Via Conservative Grapevine: An experiment that hints we are wrong on climate change

The sun’s brightness may change too little to account for the big swings in the climate. But more than 10 years have passed since Henrik Svensmark in Copenhagen first pointed out a much more powerful mechanism.

He saw from compilations of weather satellite data that cloudiness varies according to how many atomic particles are coming in from exploded stars. More cosmic rays, more clouds. The sun’s magnetic field bats away many of the cosmic rays, and its intensification during the 20th century meant fewer cosmic rays, fewer clouds, and a warmer world. On the other hand the Little Ice Age was chilly because the lazy sun let in more cosmic rays, leaving the world cloudier and gloomier.

The only trouble with Svensmark’s idea — apart from its being politically incorrect — was that meteorologists denied that cosmic rays could be involved in cloud formation. After long delays in scraping together the funds for an experiment, Svensmark and his small team at the Danish National Space Center hit the jackpot in the summer of 2005.

In a box of air in the basement, they were able to show that electrons set free by cosmic rays coming through the ceiling stitched together droplets of sulphuric acid and water. These are the building blocks for cloud condensation. But journal after journal declined to publish their report; the discovery finally appeared in the Proceedings of the Royal Society late last year.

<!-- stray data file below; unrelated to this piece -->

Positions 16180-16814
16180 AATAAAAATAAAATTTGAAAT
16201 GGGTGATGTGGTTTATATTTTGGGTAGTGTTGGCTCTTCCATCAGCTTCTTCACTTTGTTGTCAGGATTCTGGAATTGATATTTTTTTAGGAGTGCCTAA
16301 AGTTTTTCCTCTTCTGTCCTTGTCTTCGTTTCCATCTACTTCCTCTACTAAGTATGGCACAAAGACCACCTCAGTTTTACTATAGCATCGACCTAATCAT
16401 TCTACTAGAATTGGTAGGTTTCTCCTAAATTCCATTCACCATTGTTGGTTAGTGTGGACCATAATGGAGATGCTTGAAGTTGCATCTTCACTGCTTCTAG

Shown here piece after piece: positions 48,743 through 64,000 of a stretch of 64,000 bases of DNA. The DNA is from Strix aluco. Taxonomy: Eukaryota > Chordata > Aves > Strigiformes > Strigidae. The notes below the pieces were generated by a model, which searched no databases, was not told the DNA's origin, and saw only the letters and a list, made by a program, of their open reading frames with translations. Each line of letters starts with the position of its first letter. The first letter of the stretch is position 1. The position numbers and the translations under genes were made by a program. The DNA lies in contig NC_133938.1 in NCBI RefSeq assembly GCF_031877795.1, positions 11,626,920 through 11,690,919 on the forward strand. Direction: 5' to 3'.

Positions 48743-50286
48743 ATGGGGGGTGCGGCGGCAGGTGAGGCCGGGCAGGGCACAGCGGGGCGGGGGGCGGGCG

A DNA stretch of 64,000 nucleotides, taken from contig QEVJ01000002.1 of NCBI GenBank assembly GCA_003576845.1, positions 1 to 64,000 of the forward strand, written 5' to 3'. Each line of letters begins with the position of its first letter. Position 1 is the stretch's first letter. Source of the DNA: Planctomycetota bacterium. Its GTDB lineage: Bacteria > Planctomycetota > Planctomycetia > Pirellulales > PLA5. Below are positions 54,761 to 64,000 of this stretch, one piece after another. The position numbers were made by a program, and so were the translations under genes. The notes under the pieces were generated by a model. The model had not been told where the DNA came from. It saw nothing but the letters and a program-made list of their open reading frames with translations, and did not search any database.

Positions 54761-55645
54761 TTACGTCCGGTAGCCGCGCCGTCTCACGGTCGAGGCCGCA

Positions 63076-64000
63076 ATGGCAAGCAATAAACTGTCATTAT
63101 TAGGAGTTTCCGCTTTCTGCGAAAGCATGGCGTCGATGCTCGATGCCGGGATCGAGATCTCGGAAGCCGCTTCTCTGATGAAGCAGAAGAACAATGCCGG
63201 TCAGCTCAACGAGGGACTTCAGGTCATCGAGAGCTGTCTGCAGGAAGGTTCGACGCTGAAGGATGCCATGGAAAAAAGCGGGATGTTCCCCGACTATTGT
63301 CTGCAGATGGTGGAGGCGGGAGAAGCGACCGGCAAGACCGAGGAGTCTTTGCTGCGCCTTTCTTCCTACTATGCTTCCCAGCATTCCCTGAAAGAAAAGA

I won't claim to know the reasons why journals didn't publish this report, but could it perhaps maybe slightly be be that there's little room for dissent in climatology these days?

Remember that what you know about global warming is only what you've heard. That is, what has been chosen for you to hear. As Mark Steyn says, "Most of us aren't reading the science, or even a precis of the science. We're just reading a constant din from the press that 'the science is settled,' and therefore we no longer need to think about it: The thinking has been done for us."

This reminds me of a section in Bernad Goldberg's book Bias entitled "How Bill Clinton Cured Homelessness":

In 1999 [Philip Terzian, an editor at Providence Journal] wrote a column about a Village Voice study that showed that in 1988 the New York Times ran fifty stories on the homeless, including five on page one. But a decade later, in 1998, the Times ran only ten homeless stories, and none on page one. ... The conservative Media Research Center found that in 1990, when George Bush was president, there were seventy-one homeless stories on the ABC, CBS, NBC, and CNN evening newscasts. But in 1995, when Bill Clinton was in the White House, the number had gone down to just nine!

Homelessness didn't stop when Bill Clinton took office; it just stopped being front page news. But our worldview is shaped by what's showcased on the news, what the Important Issues of the day are, and it can be manipulated based on what journalists think you should hear about. The issues don't go away just because they're not reported.